In her latest collection of previously published essays, Solnit (Men Explain Things to Me, 2014, etc.) explores troubled and troubling spaces and places that illuminate her concerns about community and power.
How, asks the author, do individuals express their sense of connection to one another when they respond to disasters, such as hurricanes Katrina and Rita, the BP oil spill, and the Tohoku earthquake and tsunami in Japan? How do communities come together for their common good? What social and political forces create a truly civil society? Solnit’s travels have taken her around the world, including Kyoto and Fukushima, Iceland, Mexico, Detroit and New Orleans: “Wherever I went,” she writes, “I remained preoccupied with democracy and justice and popular power, with how change can be wrought in the streets and by retelling the story, with the power of stories to get things wrong as well as right…and with the beauties of light, space, and solidarity.” Traversing time as well as space, she reflects on the social activism of the 1960s and ’70s that gave rise to communes, organic farms, and queer rights and feminist movements; sometimes chaotic and unfocused, this activism, she believes, sparked later progressive changes. Solnit is a fan of peaceful revolutions, which makes her impatient with the passivity that she observed in Iceland, where people seem intimidated in the face of severe environmental problems. Argentina, she notes, stands as a strong example of a politically engaged society uniting in protest in the face of economic disaster. Astounded by Icelandic acquiescence, Solnit urges her own contemporaries to take action on such issues as climate change, drought, urban blight, the tainting of soil by heavy metals, irresponsible oil drilling and the use of toxic dispersants.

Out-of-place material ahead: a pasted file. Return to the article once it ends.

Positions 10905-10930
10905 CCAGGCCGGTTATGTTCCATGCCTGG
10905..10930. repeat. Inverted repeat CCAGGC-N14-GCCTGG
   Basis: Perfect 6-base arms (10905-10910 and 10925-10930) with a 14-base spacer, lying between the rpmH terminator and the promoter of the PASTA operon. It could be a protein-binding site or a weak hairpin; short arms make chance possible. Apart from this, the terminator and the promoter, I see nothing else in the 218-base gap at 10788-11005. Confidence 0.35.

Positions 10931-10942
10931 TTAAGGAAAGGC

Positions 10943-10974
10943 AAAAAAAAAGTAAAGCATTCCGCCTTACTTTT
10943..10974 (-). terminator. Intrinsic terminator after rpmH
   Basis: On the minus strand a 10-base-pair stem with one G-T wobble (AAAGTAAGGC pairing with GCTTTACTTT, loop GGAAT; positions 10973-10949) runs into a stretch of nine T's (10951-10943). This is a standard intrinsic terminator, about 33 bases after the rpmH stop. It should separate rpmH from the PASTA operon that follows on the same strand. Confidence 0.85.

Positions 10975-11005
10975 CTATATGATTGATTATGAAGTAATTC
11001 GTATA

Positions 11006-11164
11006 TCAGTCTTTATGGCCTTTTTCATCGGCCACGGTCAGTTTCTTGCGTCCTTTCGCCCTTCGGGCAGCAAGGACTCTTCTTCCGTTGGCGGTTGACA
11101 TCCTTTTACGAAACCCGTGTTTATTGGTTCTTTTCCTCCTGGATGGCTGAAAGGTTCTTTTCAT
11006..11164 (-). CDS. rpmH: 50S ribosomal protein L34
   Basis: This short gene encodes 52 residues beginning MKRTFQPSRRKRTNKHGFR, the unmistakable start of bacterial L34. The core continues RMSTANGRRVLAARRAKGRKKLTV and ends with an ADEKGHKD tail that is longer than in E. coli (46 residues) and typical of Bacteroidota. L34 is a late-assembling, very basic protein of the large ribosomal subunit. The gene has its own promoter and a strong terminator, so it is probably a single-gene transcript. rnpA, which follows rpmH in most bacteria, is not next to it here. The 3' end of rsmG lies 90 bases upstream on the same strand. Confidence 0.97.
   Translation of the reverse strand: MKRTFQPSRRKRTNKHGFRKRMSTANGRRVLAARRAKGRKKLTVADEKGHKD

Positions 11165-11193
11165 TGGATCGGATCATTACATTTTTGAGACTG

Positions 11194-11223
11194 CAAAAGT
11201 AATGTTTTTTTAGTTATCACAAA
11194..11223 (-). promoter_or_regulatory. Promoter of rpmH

In her 2006 commencement talk at the University of California, Solnit implored new graduates to remake the universe by changing stories of the past and reinventing stories for the future; that advice informs these thoughtful, eloquent and often inspiring essays.